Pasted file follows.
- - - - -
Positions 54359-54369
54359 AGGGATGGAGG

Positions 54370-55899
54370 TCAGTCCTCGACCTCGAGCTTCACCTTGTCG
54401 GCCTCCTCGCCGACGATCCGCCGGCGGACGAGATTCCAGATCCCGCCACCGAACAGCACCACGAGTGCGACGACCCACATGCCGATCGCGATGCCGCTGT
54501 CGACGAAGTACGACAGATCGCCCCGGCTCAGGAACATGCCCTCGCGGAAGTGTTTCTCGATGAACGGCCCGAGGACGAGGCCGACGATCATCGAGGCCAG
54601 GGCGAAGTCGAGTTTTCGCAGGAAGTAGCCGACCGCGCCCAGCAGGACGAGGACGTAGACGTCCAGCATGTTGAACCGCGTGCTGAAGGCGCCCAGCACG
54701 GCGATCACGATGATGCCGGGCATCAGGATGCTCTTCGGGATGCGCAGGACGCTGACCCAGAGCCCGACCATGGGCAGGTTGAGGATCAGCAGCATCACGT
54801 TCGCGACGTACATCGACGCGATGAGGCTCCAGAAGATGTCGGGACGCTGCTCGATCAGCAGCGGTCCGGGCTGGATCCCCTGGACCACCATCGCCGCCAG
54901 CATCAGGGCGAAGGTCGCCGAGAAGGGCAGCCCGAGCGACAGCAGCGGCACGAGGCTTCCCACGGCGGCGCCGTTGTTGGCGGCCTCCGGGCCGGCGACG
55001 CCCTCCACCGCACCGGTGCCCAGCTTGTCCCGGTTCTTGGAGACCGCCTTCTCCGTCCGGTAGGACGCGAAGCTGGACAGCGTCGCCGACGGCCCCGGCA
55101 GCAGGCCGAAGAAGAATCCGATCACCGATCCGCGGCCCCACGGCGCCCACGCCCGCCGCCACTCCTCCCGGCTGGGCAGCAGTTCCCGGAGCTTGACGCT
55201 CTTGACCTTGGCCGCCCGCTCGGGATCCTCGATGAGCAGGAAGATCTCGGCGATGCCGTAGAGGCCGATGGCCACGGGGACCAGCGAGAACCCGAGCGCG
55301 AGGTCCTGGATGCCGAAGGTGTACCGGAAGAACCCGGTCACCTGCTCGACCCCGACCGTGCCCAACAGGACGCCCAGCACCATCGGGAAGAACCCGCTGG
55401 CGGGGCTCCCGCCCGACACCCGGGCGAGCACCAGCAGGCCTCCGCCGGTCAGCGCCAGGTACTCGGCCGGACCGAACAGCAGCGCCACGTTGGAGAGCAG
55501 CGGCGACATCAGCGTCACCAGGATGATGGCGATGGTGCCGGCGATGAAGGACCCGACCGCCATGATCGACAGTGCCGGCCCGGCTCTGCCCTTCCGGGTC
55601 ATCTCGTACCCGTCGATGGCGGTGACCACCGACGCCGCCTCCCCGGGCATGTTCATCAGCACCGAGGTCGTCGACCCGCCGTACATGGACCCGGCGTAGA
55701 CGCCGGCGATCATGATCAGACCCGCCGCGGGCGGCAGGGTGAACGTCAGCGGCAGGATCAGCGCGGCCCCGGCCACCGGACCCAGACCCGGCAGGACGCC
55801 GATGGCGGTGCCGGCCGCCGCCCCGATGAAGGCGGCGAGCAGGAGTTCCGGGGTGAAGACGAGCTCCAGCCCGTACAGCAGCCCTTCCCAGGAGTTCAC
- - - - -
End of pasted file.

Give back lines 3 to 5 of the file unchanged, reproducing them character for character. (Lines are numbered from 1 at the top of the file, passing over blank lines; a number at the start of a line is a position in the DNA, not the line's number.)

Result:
Positions 54370-55899
54370 TCAGTCCTCGACCTCGAGCTTCACCTTGTCG
54401 GCCTCCTCGCCGACGATCCGCCGGCGGACGAGATTCCAGATCCCGCCACCGAACAGCACCACGAGTGCGACGACCCACATGCCGATCGCGATGCCGCTGT